New Christmas movie premieres at theatrical screening party
Dave Goelz appreciates this coming-of-age film
of the Pittsburgh Pulp
It's been a big year for Jim Henson's Muppets. Two thousand two marked the 25th anniversary of the groundbreaking The Muppet Show, and saw the debut of a line of action figures from Palisades Toys, not to mention a new series of Mastercard commercials.
Now, on Friday, November 29, the popular foam family will be appearing in their first made-for-TV movie on NBC, "It's a Very Merry Muppet Christmas Movie". Joining the renowned characters are human actors Joan Cusack, David Arquette, William H. Macy and Whoopi Goldberg. Muppet veteran Kirk Thatcher directs from a screenplay by Tom Martin (The Simpsons, Just Shoot Me) and Jim Lewis (Muppets Tonight). The movie is executive produced by Brian Henson and Juliet Blake.
Spoofing everything from It's a Wonderful Life to Moulin Rouge, "It's a Very Merry Muppet Christmas Movie" gets the characters back to basics as it tells the story of Kermit the Frog struggling on Christmas Eve to save the Muppet Theater from "the stylish, yet Scrooge-ish, bank owner Rachel Bitterman" (Cusack), who wants to destroy the building and build a nightclub in its place. Aided on his holiday mission is an angel, played by Arquette, as well as the rest of the beloved Muppet gang.
A nine-month production miracle, the movie was shot in Vancouver this past summer -- on digital video, a format that the late, tech-savvy Henson would have loved -- and marks the first time the principal Muppet performers have been together for a feature film since Muppets From Space. The movie had its sole theatrical screening at the Loews Orpheum Theater in New York City this past Monday as a reward for the artists at the NY Muppet Workshop who worked around the clock to create the various costumes, props and special effects needed for the movie.
"It feels great," says Dave Goelz (The Great Gonzo). "First of all it [was] great to be in Vancouver doing this. The crew [was] so good, so efficient, so kind and couldn't be better. Getting the characters back for this piece is wonderful too, because it's a very warm piece about the relationship of the characters. It's really essentially the story about Kermit ultimately finding out what kind of an impact he has had on the other characters around him. How bad their lives would have been without him. So for all of us, it's very poignant, because it resonates with our experiences with Jim. All of us would have had much less rich and joyful lives without Jim. We were just fortunate to run into this guy, and for him to see some value in what we could contribute to the work we were doing. It was an enormously enriching thing for all of us, so we all love this piece. We love this chance to think about how lucky we've been."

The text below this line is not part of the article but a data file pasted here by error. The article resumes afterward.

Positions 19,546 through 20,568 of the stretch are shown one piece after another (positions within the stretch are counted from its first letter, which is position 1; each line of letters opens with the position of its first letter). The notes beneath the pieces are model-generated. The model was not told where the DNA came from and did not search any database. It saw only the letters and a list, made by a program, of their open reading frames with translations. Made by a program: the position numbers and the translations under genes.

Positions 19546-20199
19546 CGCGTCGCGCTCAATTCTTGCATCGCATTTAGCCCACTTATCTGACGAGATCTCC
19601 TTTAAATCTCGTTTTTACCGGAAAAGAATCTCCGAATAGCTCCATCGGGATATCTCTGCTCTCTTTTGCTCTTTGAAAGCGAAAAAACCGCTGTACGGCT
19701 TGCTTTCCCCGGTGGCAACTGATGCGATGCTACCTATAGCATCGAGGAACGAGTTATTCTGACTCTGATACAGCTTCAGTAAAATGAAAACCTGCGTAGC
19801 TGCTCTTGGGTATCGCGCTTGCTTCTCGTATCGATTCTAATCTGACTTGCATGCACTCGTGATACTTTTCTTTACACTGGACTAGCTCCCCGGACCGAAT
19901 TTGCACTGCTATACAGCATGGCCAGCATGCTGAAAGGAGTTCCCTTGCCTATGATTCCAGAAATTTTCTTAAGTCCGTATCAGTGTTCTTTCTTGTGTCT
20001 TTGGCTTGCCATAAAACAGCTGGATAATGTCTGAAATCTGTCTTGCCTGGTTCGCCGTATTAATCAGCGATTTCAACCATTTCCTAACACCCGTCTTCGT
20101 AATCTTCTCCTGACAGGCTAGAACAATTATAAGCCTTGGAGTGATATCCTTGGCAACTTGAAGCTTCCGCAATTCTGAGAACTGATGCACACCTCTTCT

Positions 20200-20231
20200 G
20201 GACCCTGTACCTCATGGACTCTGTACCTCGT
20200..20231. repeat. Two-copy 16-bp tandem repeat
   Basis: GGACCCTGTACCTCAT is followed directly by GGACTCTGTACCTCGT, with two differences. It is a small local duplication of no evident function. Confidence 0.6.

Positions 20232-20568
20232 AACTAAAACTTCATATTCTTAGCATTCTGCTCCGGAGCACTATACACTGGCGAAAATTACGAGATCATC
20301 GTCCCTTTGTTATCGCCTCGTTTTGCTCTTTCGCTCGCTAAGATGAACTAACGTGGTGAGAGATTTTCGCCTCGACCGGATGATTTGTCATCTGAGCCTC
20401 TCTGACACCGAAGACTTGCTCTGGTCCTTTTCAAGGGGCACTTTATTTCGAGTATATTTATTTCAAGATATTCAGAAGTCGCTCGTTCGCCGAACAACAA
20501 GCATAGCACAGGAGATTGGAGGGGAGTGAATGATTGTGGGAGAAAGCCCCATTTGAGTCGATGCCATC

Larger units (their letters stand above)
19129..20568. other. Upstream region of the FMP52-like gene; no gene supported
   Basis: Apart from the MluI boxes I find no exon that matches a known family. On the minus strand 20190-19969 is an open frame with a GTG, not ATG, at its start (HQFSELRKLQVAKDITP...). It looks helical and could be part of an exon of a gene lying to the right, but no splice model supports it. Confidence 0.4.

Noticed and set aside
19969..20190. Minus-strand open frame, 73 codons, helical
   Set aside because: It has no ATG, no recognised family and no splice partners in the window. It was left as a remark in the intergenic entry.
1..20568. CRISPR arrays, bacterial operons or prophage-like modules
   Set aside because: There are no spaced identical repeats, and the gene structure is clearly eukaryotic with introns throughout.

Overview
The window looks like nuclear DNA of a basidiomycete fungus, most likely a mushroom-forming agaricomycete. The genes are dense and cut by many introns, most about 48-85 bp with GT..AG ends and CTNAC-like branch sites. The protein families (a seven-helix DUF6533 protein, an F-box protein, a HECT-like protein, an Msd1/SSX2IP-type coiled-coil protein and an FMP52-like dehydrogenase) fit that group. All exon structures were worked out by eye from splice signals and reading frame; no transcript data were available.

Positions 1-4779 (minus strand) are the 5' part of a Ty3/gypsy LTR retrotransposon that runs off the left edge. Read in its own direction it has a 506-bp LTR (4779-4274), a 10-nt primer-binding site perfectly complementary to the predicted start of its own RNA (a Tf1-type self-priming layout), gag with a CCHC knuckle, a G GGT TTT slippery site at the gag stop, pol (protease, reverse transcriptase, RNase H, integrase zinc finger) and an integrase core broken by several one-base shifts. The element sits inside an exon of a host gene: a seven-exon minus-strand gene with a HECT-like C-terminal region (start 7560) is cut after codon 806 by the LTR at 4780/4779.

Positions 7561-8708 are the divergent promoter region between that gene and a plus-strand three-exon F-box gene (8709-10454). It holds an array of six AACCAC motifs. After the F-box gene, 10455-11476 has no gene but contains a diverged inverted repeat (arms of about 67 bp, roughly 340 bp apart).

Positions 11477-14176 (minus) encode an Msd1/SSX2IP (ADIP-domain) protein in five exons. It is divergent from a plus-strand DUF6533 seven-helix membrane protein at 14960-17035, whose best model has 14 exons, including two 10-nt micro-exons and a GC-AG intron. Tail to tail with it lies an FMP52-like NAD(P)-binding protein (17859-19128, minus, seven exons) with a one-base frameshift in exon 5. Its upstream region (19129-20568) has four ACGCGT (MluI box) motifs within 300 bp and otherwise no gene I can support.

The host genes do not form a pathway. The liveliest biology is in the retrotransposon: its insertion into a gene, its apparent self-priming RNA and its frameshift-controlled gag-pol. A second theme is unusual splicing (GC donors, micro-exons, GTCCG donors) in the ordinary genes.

Goelz, who has been with the troupe since before The Muppet Show days, has nothing but good things to say about first-time Muppet director Kirk Thatcher, who had previously worked with the troupe as a writer on Muppet Treasure Island.
"He has turned out to be absolutely wonderful," says Goelz. "Directing is always a tricky thing for us. Working with someone who has never worked with us before is always a learning curve. You take a certain risk with chemistry. You want to find somebody you have good chemistry with, who will inspire us and whom we can inspire. Kirk has turned out to be so wonderful. All this time we had this guy in-house who could take on the role of director and not only do nice work but be flexible and have fun with it. He knows the humor, he knows the chemistry, he knows all the characters, he knows how to shoot. He can take advantage of ad-libs while we're shooting, and make decisions on the fly. So I'm looking forward to doing more work with Kirk."
And what makes a poor director, in Goelz's opinion, to contrast with Thatcher's success?
"Someone who comes in and says 'Relax. I've worked with puppets before.'" He laughs. "You know you're in trouble. This has happened."
"It's A Very Merry Muppet Christmas Movie" airs Friday, November 29, 8-10 p.m. on NBC.